You can begin investing in the stock market with a lot less money than many people think. Here's how much you need.
The minimum amount you need to open a brokerage accountSome self-directed online discount brokerage firms have account minimum requirements. Minimums for several popular ones range from as little as $0 to $2,500.
To open a traditional full-service, broker-assisted account, you may need several thousand dollars. Commissions will usually be much higher than with a self-directed account.
The minimum amount you need to buy stocksIf you want to buy a stock, you'll need enough money to buy one or more shares of that stock (plus brokerage commission). The share price of different companies varies.
A single share can trade anywhere from pennies for some companies to hundreds of thousands of dollars for an A-class share of Berkshire Hathaway. (Please be aware that stocks trading below $5 per share tend to be extremely speculative and dangerous, and usually not worth dabbling in for any reason whatsoever.) But many companies' shares cost, say, between $10 and $100 apiece.
For example, suppose you want to invest in Compass Minerals, a company that mines for salt and sulfates, and its stock trades for $73 per share. Commission for a typical online discount broker might be $7. You could buy a single share of the salt-mining giant for a total cost of $80 ($73 + $7).
The minimum amount you need to buy a stock, practically speakingAlthough you can invest in a stock like Compass for as little as $80, you generally don't want commissions to eat up too much of your investment. A decent rule of thumb is to keep your commission below 1% of each investment.
Let's return to our example above. If your brokerage commission is $7, and you want to keep commission costs below 1%, then you'd want to make at least a $700 investment. (Technically speaking, this would be a $707 investment plus commission, for the pedants out there -- but remember the 1% rule is only a guideline.) You could buy 10 shares of the salt miner at $70 apiece for $700 (plus $7 commission), for a total cost of $707.
The minimum amount you need to invest in a fundMany mutual funds have minimum investment requirements. If you want to diversify your investments in the stock market by owning a mutual fund such as an active fund or an index fund, you'll need to meet that particular fund's minimum requirement.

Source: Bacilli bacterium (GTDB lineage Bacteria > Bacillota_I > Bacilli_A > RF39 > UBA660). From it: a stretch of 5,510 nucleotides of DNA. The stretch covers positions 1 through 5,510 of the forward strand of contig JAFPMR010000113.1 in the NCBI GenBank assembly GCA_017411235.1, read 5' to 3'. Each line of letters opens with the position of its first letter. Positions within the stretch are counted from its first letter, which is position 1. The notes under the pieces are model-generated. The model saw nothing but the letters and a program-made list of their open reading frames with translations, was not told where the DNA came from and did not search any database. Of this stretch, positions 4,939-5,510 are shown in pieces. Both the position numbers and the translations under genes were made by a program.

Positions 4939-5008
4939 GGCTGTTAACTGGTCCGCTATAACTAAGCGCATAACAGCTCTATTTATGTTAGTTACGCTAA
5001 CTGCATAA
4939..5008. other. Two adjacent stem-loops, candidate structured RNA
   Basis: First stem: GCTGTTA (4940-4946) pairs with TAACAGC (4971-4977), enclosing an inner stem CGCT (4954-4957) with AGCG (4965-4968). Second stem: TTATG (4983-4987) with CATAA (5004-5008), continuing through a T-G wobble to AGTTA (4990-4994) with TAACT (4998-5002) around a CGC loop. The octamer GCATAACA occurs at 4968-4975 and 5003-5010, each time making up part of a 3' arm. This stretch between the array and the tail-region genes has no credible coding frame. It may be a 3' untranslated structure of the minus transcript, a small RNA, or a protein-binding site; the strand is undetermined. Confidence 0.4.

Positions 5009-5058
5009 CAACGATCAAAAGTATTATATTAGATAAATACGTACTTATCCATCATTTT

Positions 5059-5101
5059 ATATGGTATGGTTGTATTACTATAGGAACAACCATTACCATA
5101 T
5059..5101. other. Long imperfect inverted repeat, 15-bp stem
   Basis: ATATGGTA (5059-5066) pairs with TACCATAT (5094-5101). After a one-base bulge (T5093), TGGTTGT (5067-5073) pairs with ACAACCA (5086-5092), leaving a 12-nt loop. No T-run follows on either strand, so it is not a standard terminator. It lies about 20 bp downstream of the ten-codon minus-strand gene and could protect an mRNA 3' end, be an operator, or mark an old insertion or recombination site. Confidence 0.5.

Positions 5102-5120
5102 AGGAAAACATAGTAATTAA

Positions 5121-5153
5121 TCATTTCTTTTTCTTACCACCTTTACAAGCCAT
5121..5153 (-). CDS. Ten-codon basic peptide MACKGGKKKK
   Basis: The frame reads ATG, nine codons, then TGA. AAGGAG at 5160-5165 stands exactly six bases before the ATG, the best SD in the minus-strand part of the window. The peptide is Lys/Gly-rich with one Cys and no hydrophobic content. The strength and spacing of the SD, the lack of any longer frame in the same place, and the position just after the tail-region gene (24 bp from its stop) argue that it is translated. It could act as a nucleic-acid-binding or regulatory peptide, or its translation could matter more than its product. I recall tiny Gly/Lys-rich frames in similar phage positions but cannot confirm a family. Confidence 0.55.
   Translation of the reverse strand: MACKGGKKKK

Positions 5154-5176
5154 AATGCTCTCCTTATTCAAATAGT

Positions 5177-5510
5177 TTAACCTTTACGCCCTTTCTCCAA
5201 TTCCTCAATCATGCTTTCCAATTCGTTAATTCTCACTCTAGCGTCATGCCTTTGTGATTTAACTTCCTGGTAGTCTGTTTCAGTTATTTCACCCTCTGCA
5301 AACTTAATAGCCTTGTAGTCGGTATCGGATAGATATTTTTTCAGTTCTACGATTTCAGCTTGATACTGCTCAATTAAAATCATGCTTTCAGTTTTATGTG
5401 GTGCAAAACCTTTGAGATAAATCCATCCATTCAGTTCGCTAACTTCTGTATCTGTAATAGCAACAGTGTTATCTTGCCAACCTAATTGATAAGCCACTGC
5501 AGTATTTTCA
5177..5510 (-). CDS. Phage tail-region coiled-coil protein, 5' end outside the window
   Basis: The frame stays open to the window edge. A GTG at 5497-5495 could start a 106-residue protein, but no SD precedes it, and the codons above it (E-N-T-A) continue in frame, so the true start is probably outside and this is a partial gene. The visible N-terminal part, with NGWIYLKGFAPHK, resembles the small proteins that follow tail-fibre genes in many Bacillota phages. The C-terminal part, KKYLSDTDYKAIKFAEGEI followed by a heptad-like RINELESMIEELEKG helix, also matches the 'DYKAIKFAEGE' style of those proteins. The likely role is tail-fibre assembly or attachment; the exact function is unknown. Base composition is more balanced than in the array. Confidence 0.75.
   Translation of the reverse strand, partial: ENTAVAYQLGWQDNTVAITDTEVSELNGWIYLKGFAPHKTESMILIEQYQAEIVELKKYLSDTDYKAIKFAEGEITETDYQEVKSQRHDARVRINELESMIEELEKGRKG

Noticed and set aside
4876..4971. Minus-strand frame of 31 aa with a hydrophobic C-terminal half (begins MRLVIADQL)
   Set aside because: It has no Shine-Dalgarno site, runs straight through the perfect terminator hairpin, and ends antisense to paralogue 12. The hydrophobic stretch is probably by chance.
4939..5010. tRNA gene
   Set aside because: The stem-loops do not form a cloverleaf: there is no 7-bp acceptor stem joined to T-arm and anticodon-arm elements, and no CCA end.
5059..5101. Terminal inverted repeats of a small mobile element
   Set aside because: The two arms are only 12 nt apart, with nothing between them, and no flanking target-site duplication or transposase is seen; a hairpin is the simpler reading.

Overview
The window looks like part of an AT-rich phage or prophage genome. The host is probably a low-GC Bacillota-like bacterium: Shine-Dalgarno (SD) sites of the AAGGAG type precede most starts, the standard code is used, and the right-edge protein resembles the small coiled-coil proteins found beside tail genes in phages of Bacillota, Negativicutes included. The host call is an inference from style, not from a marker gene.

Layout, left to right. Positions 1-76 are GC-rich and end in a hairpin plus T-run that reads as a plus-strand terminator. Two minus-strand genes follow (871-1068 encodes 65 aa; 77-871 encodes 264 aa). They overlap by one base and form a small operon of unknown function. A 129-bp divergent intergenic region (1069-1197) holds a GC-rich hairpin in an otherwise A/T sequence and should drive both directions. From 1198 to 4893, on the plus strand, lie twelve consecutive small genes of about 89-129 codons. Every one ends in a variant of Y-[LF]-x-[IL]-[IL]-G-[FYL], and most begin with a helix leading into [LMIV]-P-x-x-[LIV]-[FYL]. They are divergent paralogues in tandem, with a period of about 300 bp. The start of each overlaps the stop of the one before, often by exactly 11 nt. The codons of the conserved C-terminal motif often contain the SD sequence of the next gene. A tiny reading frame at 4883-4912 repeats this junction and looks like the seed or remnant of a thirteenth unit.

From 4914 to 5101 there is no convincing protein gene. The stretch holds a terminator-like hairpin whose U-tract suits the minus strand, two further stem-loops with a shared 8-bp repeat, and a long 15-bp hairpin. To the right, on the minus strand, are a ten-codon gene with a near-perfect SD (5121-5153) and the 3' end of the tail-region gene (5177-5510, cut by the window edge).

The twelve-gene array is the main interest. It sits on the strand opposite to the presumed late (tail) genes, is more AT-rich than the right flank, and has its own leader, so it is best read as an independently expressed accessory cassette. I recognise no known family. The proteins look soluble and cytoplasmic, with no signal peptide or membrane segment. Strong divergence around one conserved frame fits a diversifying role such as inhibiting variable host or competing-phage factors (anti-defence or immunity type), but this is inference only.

For instance, the Vanguard S&P 500 Index Fund, a robot that invests in 500 of the largest American companies, is a reasonable investment for most new stock-market investors. The fund requires an initial investment of at least $3,000. This amount is fairly typical of funds that have minimum investment requirements.
If you don't have that much money to invest, yet still want to capture the diversification benefits of an actively managed or index fund, you can invest in a fund that trades on an exchange -- just like stocks -- such as a closed-end fund or an exchange-traded fund (ETF).
The SPDR S&P 500 ETF basically does the same thing as the Vanguard S&P 500 Index Fund, yet has no minimum requirements because it's an exchange-traded fund. If it trades for $200 per share, your broker charges a $7 commission, and you decide to keep your commission cost below 1%, you could purchase four shares of the ETF through your brokerage account for $800, plus $7 commission, for a total cost of $807.
This article is part of The Motley Fool's Knowledge Center, which was created based on the collected wisdom of a fantastic community of investors based in theFoolsaurus. Pop on over there to learn more about our Wiki andhow you can be involvedin helping the world invest, better! If you see any issues with this page, please email us email@example.com. Thanks -- and Fool on!
The article How Much Money Do You Need to Open an Investment Account in the Stock Market? originally appeared on Fool.com.
The Motley Fool recommends Compass Minerals. Try any of our Foolish newsletter services free for 30 days. We Fools may not all hold the same opinions, but we all believe that considering a diverse range of insights makes us better investors. The Motley Fool has a disclosure policy.
Copyright 1995 - 2016 The Motley Fool, LLC. All rights reserved. The Motley Fool has a disclosure policy.